No stopping convergence
Convergence is not a niche product - it is an unstoppable wave that transforms industry structures.
So says Dr Brian Armstrong, group COO at Telkom, who adds there is a misconception that convergence is a small area of telecommunications. However, it is much bigger than most anticipate, he notes; convergence is happening across all areas of IT, throughout the enterprise.
"In the past, the IT and communications industries were structured along neat verticals - you had mobile, fixed, data and so on. Now these areas overlap; vendors such as Microsoft are now also communications service providers; companies like Google have extended their services to include storage; and smartphones are communications devices, Internet access devices and enterprise application access devices. Services have become interchangeable and convergence is ubiquitous."
Social media and tablet PCs are manifestations of this new, converged environment, adds Armstrong. "We are seeing platforms combining, fixed and mobile integrating with the cloud, and the horizontalisation of services. There is no turning back from this."
Convergence has a huge impact on IT within companies, he notes. Where IT departments once reflected industry structures; they too must horizontalise. In line with this, IT skills will become increasingly integrative as opposed to specialised.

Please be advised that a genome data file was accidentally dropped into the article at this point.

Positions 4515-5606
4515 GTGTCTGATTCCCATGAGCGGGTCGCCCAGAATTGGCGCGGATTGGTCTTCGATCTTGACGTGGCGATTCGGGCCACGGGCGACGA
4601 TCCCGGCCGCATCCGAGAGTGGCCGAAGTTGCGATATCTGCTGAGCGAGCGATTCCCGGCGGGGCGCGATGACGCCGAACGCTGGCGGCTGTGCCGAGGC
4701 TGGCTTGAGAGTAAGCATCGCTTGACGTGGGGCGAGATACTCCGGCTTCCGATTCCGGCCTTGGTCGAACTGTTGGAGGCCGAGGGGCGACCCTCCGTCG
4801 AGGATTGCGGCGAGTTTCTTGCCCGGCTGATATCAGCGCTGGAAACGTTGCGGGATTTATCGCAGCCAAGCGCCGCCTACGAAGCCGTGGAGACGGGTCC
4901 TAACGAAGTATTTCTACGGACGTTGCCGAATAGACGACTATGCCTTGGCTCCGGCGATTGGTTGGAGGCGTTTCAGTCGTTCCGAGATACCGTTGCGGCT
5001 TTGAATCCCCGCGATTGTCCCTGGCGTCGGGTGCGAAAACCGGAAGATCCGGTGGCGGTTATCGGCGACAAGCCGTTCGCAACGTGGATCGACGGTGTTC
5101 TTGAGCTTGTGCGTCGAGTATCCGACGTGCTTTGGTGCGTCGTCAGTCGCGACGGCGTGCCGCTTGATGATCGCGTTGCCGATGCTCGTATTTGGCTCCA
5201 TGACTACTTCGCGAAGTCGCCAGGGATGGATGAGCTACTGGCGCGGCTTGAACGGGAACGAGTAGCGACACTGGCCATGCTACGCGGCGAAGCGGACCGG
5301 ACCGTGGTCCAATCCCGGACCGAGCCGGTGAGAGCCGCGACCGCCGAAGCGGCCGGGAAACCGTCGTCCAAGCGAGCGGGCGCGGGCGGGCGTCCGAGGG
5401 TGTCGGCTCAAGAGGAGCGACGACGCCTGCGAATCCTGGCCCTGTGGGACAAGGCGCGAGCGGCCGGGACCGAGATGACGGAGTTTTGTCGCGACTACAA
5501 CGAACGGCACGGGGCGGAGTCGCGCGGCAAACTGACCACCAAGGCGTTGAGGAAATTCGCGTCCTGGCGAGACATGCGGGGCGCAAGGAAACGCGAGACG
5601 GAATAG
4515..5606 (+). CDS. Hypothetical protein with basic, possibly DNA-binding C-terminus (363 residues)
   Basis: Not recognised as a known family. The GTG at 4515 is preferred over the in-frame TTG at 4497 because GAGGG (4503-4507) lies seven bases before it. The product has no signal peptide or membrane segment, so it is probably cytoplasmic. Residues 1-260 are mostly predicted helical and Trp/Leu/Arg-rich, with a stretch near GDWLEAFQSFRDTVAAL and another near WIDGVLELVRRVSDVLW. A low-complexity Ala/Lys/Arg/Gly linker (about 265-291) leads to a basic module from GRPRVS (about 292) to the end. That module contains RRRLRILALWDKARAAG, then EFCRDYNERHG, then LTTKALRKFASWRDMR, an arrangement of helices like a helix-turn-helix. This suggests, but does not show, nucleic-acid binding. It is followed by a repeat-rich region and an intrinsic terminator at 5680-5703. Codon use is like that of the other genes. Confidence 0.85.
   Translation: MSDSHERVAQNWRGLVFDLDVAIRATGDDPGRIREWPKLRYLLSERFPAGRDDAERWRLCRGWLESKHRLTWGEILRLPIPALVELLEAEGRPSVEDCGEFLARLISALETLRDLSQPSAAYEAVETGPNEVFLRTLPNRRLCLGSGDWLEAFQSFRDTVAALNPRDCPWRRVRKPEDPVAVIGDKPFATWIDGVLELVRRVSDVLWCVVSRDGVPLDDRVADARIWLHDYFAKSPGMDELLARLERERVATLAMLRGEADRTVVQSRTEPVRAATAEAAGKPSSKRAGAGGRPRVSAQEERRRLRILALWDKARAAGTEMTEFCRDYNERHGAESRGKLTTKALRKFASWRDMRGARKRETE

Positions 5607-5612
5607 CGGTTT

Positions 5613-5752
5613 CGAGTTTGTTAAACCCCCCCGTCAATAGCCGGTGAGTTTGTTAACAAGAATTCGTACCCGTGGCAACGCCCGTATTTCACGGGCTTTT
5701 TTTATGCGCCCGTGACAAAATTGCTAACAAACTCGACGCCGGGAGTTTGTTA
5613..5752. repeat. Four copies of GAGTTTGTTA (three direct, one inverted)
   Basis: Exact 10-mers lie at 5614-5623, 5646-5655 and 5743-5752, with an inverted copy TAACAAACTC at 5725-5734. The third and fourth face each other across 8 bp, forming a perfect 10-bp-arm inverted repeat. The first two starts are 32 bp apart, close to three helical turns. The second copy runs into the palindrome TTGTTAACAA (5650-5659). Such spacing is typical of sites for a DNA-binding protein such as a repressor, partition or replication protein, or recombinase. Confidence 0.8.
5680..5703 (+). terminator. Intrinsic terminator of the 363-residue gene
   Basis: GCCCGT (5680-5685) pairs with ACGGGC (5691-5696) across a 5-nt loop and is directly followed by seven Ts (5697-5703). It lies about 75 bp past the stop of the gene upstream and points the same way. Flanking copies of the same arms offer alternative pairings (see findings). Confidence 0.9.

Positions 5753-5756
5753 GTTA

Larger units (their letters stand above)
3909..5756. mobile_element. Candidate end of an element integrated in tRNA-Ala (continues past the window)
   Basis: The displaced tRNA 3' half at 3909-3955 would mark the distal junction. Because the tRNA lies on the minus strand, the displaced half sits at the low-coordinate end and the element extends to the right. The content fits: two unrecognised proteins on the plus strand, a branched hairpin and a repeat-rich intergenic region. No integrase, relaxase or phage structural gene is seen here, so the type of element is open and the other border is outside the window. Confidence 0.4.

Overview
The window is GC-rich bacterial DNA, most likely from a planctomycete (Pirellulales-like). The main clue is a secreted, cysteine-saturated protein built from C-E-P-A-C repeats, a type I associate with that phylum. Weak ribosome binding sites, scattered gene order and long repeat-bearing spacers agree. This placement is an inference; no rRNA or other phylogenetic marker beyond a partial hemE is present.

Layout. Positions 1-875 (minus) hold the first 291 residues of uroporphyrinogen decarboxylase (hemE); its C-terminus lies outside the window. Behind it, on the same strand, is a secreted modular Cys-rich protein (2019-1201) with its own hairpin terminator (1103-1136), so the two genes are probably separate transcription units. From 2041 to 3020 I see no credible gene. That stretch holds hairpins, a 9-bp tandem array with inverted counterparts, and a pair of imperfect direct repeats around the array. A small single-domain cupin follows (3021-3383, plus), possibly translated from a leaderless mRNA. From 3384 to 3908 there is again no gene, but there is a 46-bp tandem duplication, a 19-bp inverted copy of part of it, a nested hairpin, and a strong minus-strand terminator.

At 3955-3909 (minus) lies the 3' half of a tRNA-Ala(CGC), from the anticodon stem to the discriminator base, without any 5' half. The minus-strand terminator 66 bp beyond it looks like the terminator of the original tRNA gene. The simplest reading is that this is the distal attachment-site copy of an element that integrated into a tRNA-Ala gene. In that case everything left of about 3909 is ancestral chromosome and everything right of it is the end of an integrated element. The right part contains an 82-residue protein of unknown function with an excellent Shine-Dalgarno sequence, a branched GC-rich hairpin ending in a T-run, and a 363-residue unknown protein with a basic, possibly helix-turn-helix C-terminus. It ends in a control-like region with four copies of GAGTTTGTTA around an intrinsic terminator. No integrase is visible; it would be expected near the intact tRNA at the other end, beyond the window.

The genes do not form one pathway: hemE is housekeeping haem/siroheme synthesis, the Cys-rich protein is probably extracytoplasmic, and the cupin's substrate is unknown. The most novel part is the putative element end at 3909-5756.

"In the past, IT had to ensure that verticals were interoperable; now the market takes care of that. IT's role now is to ensure that devices, applications, platforms and strategy are coherent. The way IT works with service providers is also changing - now it is increasingly on a utility basis. The focus is now on a strategic technology enabling role, rather than on technology delivery."
In the past, there were nine distinct technology markets, but convergence and overlaps will consolidate these to only two main areas of service - unified communications and cloud, says Armstrong.
Just as few could have foreseen how the advent of mobile communications would change the industry, so can few now fully predict the impact convergence will have on enterprise in the future. "But you can't put the genie back into the bottle, and enterprises must adapt," says Armstrong.
He adds there is no doubt, however, that converged communications will enable enterprises to adapt faster and respond better in an always-changing environment, which will naturally drive their competitiveness.
Armstrong will address the upcoming ITWeb Mobility Summit on what convergence means for mobile strategy. For more information about this event, click here.